Coates talked positively about keeping a close watch on Chinese athletes, and talked optimistically about their eventual presence in Tokyo, where they would probably field a team of 600 athletes - one of the largest delegations.

"We continue also to monitor, particularly the Chinese that will be coming here," Coates said. "You'll find that the Chinese teams are mostly out of China. That's the athletes and officials."

He didn't offer any specific numbers.

Others away from the Olympic circle are uncertain what course the virus outbreak will take.

"Frankly speaking, there is no guarantee that the outbreak will come to an end before the Olympics because we have no scientific basis to be able to say that," Shigeru Omi, a former regional director of the WHO and an infectious disease expert from Japan, said Thursday.

"So it is meaningless to predict a timing when it may come to an end," he added. "We should assume that the virus has already been spreading in Japan. People should understand that we cannot only rely on border controls to prevent the spread of the disease."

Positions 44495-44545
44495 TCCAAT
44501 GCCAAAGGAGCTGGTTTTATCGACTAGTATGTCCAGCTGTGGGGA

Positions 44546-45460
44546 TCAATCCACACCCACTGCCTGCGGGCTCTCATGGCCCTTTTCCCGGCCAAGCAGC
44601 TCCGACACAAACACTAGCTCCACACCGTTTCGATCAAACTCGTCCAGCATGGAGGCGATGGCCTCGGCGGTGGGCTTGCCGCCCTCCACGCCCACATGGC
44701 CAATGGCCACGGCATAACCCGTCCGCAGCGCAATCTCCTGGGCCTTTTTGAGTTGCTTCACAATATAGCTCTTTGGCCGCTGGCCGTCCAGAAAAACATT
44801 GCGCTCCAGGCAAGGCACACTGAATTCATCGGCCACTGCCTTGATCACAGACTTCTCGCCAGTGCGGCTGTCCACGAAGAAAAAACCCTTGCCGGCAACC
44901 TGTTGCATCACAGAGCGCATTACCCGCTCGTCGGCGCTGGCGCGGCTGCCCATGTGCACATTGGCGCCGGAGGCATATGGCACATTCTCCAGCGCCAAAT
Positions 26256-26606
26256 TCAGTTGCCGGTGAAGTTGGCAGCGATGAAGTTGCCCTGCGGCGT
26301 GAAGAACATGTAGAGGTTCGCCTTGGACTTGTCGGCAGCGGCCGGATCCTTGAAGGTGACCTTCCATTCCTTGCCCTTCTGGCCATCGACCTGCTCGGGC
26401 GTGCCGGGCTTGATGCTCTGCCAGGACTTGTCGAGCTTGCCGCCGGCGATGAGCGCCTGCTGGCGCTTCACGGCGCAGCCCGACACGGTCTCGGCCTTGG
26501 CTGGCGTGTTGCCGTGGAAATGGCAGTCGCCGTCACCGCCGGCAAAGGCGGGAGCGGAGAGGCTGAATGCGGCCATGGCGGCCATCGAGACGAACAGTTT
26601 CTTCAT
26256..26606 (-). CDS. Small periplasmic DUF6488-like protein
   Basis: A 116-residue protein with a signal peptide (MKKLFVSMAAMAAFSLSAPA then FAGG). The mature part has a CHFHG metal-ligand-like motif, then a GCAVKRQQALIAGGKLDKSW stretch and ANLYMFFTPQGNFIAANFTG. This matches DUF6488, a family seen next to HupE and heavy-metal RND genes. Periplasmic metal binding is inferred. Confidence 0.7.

Dr. Mike Ryan, WHO chief of emergencies, said at a news conference Friday in Switzerland that WHO only offers technical advice and it's up to the IOC and organizers to make decisions related to the Olympics.

"We have not offered advice to the IOC for the Olympics one way or another," he said. "And neither would we. That's not the role of WHO to call off - or not call off - any event. It is the role of WHO to offer technical advice."

Mark Woolhouse, a professor of infectious disease epidemiology at the University of Edinburgh, told The Associated Press in an email: "I don't think anyone right now can confidently predict the state of affairs come late summer."

"One slight word of caution," he added. "Influenza is regarded as a winter infection in the northern hemisphere. But when we encountered a new strain in 2009-10 - pandemic strain, or swine flu - we did see cases in the summer months."